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Missouri Paycheck Calculator

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Use SmartAsset's paycheck calculator to calculate your take home pay per paycheck for both salary and hourly jobs after taking into account federal, state, and local taxes.

Overview of Missouri Taxes

Missouri has a progressive income tax rate that ranges from 1.5% to 5.9%. That top rate is set to drop to 5.5% over the course of five years, beginning in 2018. The top rate had been 6.0% for more than a decade. Missouri’s two largest cities, Kansas City and St. Louis, also collect local income taxes.

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  • Our Tax Expert

    Jennifer Mansfield, CPA Tax

    Jennifer Mansfield, CPA, JD/LLM-Tax, is a Certified Public Accountant with more than 30 years of experience providing tax advice. SmartAsset’s tax expert has a degree in Accounting and Business/Management from the University of Wyoming, as well as both a Masters in Tax Laws and a Juris Doctorate from Georgetown University Law Center. Jennifer has mostly worked in public accounting firms, including Ernst & Young and Deloitte. She is passionate about helping provide people and businesses with valuable accounting and tax advice to allow them to prosper financially. Jennifer lives in Arizona and was recently named to the Greater Tucson Leadership Program.

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Missouri Paycheck Calculator

Photo credit: ©iStock.com/Davel5957

Missouri Paycheck Quick Facts

  • Missouri income tax rate: 1.5% - 5.9%
  • Median household income $51,542 (U.S. Census Bureau)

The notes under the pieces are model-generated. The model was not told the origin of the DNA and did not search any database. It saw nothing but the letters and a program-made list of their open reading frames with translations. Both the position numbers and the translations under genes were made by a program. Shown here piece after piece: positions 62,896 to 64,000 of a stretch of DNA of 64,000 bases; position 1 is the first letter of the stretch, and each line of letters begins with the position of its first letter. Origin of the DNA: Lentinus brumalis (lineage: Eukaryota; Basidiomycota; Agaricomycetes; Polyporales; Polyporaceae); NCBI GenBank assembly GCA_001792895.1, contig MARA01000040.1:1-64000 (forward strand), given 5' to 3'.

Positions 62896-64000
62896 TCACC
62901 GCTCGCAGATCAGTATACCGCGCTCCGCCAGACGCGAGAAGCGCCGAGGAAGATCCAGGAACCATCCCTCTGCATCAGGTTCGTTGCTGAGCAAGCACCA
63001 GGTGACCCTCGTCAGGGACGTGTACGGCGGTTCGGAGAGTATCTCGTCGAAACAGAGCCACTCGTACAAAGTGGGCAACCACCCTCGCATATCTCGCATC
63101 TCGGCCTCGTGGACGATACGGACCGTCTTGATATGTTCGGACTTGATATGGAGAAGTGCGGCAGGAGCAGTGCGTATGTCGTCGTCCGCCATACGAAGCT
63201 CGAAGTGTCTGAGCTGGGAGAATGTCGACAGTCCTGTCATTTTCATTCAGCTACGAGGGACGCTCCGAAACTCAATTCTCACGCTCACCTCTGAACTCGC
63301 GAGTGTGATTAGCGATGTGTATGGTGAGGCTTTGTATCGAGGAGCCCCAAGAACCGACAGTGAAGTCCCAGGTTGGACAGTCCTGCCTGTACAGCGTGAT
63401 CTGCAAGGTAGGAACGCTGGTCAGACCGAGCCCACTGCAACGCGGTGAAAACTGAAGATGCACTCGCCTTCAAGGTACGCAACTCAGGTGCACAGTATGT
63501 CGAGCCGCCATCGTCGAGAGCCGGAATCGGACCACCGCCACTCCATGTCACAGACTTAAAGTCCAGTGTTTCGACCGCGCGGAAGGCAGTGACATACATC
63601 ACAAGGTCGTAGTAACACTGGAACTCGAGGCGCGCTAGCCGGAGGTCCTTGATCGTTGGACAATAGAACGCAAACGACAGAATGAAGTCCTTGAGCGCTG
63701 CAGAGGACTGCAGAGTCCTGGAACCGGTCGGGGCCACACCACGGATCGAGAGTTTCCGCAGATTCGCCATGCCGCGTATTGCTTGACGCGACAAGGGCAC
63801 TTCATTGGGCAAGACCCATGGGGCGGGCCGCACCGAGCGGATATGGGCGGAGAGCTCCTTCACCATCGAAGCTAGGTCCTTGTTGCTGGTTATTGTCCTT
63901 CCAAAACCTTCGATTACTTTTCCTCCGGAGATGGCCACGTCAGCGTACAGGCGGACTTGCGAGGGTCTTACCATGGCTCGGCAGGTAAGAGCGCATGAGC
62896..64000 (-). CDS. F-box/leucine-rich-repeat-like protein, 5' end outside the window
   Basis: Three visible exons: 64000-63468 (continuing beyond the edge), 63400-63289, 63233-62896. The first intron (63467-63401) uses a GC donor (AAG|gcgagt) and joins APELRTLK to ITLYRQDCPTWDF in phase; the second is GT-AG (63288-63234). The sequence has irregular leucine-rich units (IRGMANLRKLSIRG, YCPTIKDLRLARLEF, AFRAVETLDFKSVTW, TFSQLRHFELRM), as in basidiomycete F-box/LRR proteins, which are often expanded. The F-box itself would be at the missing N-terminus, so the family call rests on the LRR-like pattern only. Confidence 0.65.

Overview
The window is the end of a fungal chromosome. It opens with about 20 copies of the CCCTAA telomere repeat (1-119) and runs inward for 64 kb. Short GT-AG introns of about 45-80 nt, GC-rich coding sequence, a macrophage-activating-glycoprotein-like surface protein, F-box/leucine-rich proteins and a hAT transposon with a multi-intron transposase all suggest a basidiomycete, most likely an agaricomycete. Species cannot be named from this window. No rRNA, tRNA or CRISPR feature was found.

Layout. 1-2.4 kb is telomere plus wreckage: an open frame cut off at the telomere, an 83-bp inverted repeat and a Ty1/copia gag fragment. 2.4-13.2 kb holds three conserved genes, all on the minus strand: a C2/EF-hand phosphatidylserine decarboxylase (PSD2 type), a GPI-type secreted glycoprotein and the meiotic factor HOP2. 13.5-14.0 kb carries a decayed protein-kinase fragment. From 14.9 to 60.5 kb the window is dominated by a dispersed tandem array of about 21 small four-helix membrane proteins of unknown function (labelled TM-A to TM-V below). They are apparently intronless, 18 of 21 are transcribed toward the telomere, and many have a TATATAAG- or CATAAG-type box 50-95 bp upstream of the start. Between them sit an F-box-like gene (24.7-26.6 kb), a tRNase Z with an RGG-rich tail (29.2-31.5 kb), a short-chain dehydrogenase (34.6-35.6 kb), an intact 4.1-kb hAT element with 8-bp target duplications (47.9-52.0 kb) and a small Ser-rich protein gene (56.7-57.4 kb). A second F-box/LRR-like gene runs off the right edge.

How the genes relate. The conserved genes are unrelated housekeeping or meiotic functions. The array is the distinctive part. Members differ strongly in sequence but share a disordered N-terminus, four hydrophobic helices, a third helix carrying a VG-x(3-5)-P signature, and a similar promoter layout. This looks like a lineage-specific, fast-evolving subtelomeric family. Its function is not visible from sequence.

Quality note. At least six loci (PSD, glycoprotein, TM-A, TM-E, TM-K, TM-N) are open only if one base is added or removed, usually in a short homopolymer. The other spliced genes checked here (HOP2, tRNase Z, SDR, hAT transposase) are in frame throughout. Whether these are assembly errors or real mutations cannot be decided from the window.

• Number of cities that have local income taxes: 2

How Your Missouri Paycheck Works

Federal income taxes, FICA taxes and state income taxes are automatically removed from your paycheck whenever you get paid in Missouri. If you live in St. Louis or Kansas City, you will also see local income taxes coming out of your wages.

FICA taxes are Medicare and Social Security taxes and they are withheld at rates of 1.45% and 6.2% of your wages, respectively. Your employer matches these contributions so the total FICA contributions are double what you pay. If you are self-employed, you are responsible for paying the full 2.9% in Medicare taxes and 12.4% in Social Security taxes yourself. Luckily, there is a deduction to help you pay this high self-employment tax. Additionally, any wages you earn in excess of $200,000 is subject to a 0.9% Medicare surtax. Employers do not match the Medicare surtax.

How much you pay in federal income taxes depends on several factors, including your marital status, how many allowances you claim and if you want additional tax withheld from your paycheck. Your employer withholds taxes based on what you indicated about these factors on your W-4 form. You have to fill out a new W-4 every time to start new employment or if you want to make any changes. Your salary also determines how much you pay out in federal taxes.